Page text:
Description
Course info
Rating
(268)
Level
Beginner
Updated
Nov 5, 2010
Duration
2h 23m
Description

Learn how to use Microsoft PowerPivot to do self service Business Intelligence. This course will guide you through importing data, working with it, then creating pivot tables and charts all in Excel 2010.

About the author
About the author

Robert C. Cain (arcanecode.com) is a Microsoft MVP, MCTS Certified in BI, and is the owner of Arcane Training and Consulting, LLC. He is also a course author for Pluralsight, team member at Linchpin People, and co-author of 4 books.

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Section Introduction Transcripts
Section Introduction Transcripts

Working With Data In PowerPivot
Hi, my name is Robert Cain. In this lesson, we're going to work with data inside Microsoft PowerPivot. In module one, we learned that PowerPivot was Microsoft's answer to self service business intelligence. We learned how it filled the gap between a simple Excel spreadsheet and a full blown business intelligence application using a tool like SQL Server Analysis Services. We noted some limitations, namely that PowerPivot is only compatible with the 2010 versions of Excel and SharePoint. We then saw a demonstration of PowerPivot in action importing data and using it to create Pivot Tables and Charts. In this module, we'll build on what we learned in module one by learning how to work with data inside PowerPivot. In PowerPivot, there are basically two types of users. The first is creators. Creators are the ones who set up the initial PowerPivot workbook. They are advanced users, maybe even IT folks who are familiar with the layout of databases, the sometimes obtuse names of columns, and knowing just what columns are important and what are not. Consumers are the people who will be using the data. While not familiar with the inner workings of databases, they are very knowledgeable when it comes to the business and want to create Charts and Tables as quickly and simply as possible. PowerPivot offers a variety of tools that will let creators streamline the data to make it simpler and easier for consumers. Some of these techniques include limiting the data that is imported in the first place, refreshing the data once we already have it, or naming columns and hiding them so that users can focus on what is really important, and combining data from multiple data sources.

Working With PowerPivot Pivot Tables
Hi, my name is Robert Kane. In this lesson we'll take an in-depth look at working with the pivot tables that are generated by Microsoft PowerPivot. A quick review, in Module 1, we took an introductory look at PowerPivot, learning what its capabilities are. Then we did an example of pulling data in and creating PowerPivot tables. In Module 2, we dove deeper into working with the data. We showed techniques for filtering data, both during the import and afterwards. We also looked at techniques for hiding columns and for adding calculated columns to the tables. In this module we'll look at some advanced techniques for working with the pivot tables that PowerPivot generates. We'll start by learning how to most effectively work with dates within PowerPivot. Next, we'll look at the many ways PowerPivot has to display data, so that users can gain many insights by looking at the same data in different ways. Then, we'll look at how to add calculations, also known as measures, to an existing table. After that, we'll examine how to alter the layout and the coloring of your pivot table to provide the most impact to your users. Finally, we'll see how to use Excel 2010's new feature, Sparklines with PowerPivot. So, let's roll up our sleeves and get to work.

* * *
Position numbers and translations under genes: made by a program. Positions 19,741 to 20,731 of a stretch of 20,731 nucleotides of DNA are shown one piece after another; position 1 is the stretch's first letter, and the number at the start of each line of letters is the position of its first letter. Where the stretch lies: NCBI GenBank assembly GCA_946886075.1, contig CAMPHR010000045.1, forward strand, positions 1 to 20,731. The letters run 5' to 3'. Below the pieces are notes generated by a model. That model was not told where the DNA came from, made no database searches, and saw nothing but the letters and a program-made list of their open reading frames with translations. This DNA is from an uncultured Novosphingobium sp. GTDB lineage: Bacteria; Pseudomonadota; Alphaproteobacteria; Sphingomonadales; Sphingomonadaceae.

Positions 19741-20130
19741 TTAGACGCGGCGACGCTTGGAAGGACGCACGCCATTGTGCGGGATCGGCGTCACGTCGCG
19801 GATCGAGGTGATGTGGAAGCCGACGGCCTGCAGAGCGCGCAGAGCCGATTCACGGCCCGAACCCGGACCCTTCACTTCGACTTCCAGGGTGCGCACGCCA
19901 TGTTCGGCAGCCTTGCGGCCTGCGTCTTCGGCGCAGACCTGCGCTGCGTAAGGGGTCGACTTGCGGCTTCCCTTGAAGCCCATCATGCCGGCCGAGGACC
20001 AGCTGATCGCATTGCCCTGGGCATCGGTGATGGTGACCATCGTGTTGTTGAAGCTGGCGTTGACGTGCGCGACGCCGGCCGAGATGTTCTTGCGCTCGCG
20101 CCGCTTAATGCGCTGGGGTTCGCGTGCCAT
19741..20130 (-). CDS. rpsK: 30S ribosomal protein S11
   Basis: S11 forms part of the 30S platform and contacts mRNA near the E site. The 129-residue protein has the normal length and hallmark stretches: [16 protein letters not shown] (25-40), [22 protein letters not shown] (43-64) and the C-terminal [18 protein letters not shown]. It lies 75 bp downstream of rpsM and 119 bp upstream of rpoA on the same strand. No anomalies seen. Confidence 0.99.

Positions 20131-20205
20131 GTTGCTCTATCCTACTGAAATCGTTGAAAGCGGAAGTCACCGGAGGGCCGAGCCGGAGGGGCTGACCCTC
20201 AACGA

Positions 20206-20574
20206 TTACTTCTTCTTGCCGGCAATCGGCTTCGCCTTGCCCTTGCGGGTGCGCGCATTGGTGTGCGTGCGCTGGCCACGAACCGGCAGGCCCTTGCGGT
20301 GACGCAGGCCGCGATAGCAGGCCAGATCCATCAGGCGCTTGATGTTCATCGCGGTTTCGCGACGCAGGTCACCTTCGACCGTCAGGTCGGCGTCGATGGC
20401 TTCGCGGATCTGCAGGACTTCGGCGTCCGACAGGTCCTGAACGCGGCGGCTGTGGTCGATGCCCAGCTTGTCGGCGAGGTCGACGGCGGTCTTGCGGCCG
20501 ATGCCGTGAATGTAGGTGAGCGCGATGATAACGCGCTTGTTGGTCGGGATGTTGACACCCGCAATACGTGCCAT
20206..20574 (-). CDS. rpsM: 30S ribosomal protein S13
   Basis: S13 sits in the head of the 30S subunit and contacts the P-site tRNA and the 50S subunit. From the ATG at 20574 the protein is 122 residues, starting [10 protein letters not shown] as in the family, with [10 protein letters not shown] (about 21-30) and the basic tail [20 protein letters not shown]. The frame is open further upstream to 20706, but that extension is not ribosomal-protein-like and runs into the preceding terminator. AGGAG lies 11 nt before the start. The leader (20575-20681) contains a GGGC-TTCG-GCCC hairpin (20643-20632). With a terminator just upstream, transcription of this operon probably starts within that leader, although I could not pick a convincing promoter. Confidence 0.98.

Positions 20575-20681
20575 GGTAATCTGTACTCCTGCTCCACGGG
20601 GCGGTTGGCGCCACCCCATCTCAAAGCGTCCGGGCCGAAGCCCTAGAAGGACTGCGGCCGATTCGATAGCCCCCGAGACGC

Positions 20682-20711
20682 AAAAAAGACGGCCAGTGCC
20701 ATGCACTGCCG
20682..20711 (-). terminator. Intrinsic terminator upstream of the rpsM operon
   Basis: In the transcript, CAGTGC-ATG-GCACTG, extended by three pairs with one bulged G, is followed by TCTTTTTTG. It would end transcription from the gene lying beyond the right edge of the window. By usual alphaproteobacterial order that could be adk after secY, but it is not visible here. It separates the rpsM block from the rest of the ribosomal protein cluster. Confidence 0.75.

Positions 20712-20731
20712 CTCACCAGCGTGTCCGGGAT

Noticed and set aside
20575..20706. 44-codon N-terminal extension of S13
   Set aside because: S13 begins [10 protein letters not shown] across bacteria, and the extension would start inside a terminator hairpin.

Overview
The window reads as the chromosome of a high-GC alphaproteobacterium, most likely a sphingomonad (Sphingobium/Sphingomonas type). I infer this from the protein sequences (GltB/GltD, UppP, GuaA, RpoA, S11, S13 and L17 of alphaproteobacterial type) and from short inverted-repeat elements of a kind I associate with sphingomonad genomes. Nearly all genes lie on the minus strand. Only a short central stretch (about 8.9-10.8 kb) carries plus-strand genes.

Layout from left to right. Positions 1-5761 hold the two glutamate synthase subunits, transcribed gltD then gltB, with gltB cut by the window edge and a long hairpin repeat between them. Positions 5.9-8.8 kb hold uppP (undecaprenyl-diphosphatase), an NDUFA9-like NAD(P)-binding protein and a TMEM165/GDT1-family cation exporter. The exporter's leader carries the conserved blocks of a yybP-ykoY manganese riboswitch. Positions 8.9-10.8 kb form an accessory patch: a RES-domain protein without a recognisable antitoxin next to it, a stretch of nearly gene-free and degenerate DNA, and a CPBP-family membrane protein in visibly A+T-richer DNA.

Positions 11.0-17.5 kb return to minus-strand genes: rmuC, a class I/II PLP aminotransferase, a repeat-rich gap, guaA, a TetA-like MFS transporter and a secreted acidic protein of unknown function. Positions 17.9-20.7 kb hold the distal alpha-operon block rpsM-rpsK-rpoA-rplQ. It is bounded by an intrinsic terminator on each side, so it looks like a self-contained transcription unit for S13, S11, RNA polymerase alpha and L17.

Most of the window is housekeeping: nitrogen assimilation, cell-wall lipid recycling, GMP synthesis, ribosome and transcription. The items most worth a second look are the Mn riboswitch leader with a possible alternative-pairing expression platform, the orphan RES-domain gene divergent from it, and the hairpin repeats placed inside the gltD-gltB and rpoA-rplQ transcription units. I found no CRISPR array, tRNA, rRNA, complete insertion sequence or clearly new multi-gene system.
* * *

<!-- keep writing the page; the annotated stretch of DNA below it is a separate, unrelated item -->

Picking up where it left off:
Working With PowerPivot Pivot Charts
Hi, my name is Robert Cain. In this lesson, we'll learn how to create and modify charts within Microsoft PowerPivot. A quick review first. In module 1, we took an introductory look at PowerPivot, learning what its capabilities are. Then we did an example of pulling data in and creating a basic PowerPivot table. In module 2, we dove deeper into working with data. We showed techniques for filtering data both during and after the import process. We also looked at techniques for hiding columns and for adding calculated columns to the tables. For our third module, we went into detail on PivotTables, formatting them using data analysis expressions and more. In this module, we'll look at creating charts in PowerPivot with the end goal of assembling useful dashboards for our clients. We'll begin with the basics and create a simple chart. Next, we'll look at the properties charts have, which allow us to alter the layout of the chart. There are many types of charts available. In this next section, we'll cover some of those. Since nearly all charts have numbers of some kind involved, we'll look at important techniques for formatting them. After that, we'll look at ways to format our charts to really give them that visual pop that will make your work stand out. Finally, we'll use the knowledge that we've gained to assemble a full dashboard. Well, we have a lot of work ahead, so let's get to it.